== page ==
Whilst researching for my book Da Vinci's Last Commission I researched the Culdees in depth. I believe the illustrations are referring to them, as they were also known as the Snail men of Europe, for the knowledge they left in their wake, the other aspect which intrigues me and I think could be relevant is the correlation between the pattern of the snail's shell with Sacred Geometry and the Fibonacci Spiral. The Culdees are part of our unsung history who should be reinstated in their true position as God Worshippers, and strongly associated with the Judean Refugees who landed on UK shores in 34 AD. This is a matter of historical record.

Perhaps it literally has to do with hating the slowness of creating manuscripts, or the slowness of anything.
I doubt it, but it's an idea.

Somewhere in Shakespeare "snail" is used to mean "cuckold" because they have horns. (As You Like It?) Maybe fighting a snail = fighting being cuckolded.

Could it be the slowness of bureaucracy causing losses in conflicts due to soldiers not being deployed swiftly for defense or otherwise? A knight could be seen as losing against time wasted or filled with stalling before actually deploying them.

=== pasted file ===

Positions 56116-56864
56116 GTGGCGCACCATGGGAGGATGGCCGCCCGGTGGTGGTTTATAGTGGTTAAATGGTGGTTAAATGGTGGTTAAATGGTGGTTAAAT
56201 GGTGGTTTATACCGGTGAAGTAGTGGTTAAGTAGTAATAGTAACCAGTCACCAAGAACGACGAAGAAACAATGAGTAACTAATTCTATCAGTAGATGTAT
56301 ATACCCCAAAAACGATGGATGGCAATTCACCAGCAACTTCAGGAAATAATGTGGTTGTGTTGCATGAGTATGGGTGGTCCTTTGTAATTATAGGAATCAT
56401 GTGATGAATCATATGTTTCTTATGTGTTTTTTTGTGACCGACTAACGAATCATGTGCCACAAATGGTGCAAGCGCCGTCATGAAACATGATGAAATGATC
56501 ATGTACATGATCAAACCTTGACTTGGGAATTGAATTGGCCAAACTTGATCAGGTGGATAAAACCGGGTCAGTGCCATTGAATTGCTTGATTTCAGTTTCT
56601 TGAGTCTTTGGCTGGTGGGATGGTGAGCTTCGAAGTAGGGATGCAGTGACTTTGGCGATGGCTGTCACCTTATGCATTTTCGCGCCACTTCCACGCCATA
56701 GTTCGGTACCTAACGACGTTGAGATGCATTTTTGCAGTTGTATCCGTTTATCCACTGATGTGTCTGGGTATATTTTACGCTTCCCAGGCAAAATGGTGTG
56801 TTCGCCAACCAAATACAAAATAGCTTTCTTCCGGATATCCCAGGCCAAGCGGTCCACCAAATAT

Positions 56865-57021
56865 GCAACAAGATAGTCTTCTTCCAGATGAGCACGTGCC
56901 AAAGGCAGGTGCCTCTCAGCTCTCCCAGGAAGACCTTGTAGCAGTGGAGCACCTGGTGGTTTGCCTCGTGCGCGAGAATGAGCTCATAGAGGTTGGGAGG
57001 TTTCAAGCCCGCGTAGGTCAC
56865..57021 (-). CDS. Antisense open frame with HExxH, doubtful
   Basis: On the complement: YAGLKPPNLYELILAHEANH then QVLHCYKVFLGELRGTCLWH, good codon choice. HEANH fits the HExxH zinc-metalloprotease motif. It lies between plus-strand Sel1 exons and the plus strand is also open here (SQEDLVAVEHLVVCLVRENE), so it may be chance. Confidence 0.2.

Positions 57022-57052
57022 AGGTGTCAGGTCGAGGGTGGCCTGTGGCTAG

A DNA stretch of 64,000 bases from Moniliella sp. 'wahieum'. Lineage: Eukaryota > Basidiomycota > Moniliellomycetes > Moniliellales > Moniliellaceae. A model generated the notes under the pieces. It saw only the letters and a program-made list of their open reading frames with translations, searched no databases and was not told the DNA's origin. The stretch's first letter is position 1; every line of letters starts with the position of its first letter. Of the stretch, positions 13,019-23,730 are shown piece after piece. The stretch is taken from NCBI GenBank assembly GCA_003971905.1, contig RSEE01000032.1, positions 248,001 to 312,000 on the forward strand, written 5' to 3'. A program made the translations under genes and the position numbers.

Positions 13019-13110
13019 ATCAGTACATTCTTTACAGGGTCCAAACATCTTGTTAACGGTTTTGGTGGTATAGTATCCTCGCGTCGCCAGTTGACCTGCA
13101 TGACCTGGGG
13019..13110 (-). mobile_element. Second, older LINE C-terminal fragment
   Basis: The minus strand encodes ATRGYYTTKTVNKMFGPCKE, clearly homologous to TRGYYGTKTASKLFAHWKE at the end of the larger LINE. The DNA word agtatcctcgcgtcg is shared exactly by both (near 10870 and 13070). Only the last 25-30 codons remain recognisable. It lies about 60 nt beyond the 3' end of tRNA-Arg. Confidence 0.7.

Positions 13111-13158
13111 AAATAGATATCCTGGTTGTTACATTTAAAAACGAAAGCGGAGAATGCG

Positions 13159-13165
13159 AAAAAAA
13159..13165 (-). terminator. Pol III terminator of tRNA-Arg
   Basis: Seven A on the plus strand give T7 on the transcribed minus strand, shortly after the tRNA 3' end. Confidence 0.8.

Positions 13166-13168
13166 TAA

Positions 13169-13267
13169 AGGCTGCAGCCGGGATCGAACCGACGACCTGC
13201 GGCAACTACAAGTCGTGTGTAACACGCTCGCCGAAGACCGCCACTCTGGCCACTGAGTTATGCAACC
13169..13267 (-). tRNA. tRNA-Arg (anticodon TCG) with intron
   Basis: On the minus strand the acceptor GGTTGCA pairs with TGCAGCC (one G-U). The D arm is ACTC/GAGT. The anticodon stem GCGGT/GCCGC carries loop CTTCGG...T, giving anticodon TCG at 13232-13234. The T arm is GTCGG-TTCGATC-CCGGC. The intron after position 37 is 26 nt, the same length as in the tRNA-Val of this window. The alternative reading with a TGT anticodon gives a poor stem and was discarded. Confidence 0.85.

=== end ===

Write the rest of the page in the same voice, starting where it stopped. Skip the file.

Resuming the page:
Four and twenty tailors went to kill a snail;
The bravest man among them durst not touch her tail!
She put out her little horns like a little Kyloe cow,
Run, tailors, run! Or she'll have you all e'en now!

I have always wondered what this nursery rhyme meant. Now I wonder whether it has anything to do with these illuminations!

In heraldry, the snail has a fixed meaning of perseverance and deliberation. YMMV.

I would say that the marginals ridiculize the profession of the knight. Like he is fighting against windmills.

"The snail was a symbol of sloth and of those who are content with things of the material world at the expense of striving for the spiritual"
The Continuum Encyclopedia of Animal Symbolism in Art